If you are council leaseholder and letting your property or are planning to do so, there are a few things you need to know:
A property is considered let when there is a rental agreement between you and a tenant (or managing agent). Even if you let your property back to Ealing Council, it will still be seen as letting as you will be granting a short-term tenancy to the council.
If you are letting or are planning to do so, please follow the rules below to make sure you keep to the terms of the lease and the conditions of the buildings insurance contract.
- Complete the letting your property form within 21 days of letting
- Continue to comply with the terms of the lease
- Do not allow your tenants to cause nuisance to other residents
- Pay all service charge and/or major works costs
- Maintain and repair all internal parts of your property
- Meet all legal requirements
- Tell us if your correspondence address or contact details change. For security reasons this must be in writing.
Once we know you are letting your property, we will tell the building insurers. This is a condition of the policy. If you do not let us know, this may result in claims being refused. The insurance policy will cover for loss of rent if your property becomes uninhabitable. This is only effective if a formal tenancy exists between yourself and your tenants. We would strongly recommend that when letting your property, you have a formal tenancy agreement.
Second home or occupied by relatives
If you are not letting and do not live at the property (for example, your relatives live in the property, or you use the property as a second home) we would still ask you to complete the letting your property form with your main correspondence address - so we can keep in touch with you directly.
As the homeowner, we will need to send you letters such as service charge invoices and notices relating to your property. We also need your emergency contact detailsif there are water leaks, burst pipes etc.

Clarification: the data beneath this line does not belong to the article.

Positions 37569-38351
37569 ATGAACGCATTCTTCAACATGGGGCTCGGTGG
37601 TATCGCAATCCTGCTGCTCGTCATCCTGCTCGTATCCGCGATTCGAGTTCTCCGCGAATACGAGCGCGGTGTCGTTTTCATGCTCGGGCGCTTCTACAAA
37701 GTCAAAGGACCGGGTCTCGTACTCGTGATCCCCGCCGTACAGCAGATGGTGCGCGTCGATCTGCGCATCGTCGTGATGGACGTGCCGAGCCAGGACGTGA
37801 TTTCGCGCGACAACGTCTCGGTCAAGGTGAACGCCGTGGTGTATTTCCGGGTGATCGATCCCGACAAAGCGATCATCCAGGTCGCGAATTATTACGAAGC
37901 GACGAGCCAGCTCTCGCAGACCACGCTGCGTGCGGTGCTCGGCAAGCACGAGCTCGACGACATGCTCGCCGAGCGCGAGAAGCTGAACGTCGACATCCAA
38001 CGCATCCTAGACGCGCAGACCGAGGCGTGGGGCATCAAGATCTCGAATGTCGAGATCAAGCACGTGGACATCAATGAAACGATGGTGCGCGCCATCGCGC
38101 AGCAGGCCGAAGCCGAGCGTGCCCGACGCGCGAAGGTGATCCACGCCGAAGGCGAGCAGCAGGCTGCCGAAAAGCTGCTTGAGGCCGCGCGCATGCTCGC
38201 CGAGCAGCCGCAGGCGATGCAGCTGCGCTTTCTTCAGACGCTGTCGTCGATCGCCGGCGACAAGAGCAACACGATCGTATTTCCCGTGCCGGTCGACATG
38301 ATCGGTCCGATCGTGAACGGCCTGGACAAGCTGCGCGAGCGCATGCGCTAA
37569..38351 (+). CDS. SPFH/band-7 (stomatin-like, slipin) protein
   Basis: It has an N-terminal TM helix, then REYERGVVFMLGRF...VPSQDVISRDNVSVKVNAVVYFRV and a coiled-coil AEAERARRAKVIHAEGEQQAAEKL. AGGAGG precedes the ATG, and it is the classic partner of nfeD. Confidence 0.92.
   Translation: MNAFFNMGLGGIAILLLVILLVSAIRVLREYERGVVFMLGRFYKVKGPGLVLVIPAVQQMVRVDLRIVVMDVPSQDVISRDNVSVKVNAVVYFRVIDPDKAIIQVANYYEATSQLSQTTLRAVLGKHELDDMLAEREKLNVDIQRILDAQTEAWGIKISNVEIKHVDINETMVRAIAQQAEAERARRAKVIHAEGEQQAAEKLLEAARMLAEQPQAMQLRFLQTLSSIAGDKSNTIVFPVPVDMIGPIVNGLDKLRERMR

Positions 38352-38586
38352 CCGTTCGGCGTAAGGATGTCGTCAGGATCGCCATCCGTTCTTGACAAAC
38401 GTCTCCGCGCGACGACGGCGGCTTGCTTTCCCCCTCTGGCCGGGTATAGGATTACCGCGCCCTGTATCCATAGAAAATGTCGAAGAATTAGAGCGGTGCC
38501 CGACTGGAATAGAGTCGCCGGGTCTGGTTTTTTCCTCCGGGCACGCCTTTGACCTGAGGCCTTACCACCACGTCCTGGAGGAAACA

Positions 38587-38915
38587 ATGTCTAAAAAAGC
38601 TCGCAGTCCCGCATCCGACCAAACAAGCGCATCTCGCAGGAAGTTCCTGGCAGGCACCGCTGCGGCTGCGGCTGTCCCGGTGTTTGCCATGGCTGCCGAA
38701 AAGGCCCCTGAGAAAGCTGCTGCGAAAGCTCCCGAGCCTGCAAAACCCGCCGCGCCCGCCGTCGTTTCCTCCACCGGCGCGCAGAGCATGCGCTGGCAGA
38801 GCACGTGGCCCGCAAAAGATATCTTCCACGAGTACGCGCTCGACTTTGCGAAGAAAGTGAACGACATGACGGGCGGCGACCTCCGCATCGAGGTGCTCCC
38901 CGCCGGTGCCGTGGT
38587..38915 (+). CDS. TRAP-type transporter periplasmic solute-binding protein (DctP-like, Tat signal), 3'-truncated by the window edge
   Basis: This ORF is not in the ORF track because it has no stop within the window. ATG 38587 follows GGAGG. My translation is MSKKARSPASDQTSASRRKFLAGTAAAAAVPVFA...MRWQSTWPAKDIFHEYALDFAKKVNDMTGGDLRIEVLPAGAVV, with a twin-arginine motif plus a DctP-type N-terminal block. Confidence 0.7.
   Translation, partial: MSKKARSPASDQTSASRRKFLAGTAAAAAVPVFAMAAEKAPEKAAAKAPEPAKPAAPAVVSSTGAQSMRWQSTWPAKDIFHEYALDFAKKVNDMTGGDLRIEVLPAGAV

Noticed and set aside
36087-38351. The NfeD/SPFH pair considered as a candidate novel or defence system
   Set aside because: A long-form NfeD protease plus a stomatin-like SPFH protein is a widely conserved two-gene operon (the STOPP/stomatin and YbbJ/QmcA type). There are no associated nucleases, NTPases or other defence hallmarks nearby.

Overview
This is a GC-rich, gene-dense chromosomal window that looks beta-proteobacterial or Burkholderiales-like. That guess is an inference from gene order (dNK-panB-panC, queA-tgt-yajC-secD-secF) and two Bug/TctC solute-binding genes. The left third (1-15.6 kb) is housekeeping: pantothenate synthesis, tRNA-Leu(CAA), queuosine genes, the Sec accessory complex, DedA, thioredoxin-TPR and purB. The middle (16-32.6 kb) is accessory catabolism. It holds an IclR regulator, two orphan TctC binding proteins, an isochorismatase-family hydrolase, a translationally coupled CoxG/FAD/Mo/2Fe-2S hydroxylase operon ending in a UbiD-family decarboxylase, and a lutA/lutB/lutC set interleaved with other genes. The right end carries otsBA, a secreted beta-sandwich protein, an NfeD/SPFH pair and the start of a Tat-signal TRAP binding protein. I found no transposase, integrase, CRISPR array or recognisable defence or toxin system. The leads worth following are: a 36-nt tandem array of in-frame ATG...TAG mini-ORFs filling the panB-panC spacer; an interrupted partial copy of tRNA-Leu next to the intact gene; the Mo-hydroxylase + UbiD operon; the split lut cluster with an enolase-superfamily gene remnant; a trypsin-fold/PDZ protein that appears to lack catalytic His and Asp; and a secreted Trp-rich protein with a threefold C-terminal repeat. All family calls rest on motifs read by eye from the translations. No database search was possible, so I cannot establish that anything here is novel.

In addition to our requirements, if you let your property, you must also make sure that you comply with regulations set out in law. These include gas safety checks, energy performance certificates (EPCs), and if yours is a ‘house in multiple occupation’ (HMO), a property licence. Please check the information on gas safety, fire safety and HMO pages for more information.
Energy performance certificates (EPCs) for lettings were introduced in October 2008. You are required to get an EPC for your property and provide your tenants with a copy free of charge. The EPC shows your property’s energy efficiency and suggests ways to improve it. If you let your property on a houses in multiple occupation (HMO) basis i.e. you are letting to several people room by room, only one EPC is needed for the whole property but you must give a copy to each tenant. You can find local accredited domestic energy assessors who supply EPCs at www.epcregister.com or you can call the accreditation schemes directly for a list of their members. Costs vary so we advise you to shop around
IMPORTANT - The lease is a signed agreement between Ealing Council and you the leaseholder. This means that you are responsible for the conduct of the occupants, the repair and upkeep of the property and for paying for service charges and major works. This is despite any agreement you may have made with your tenants. If the terms of the lease are breached, you risk action being taken against you.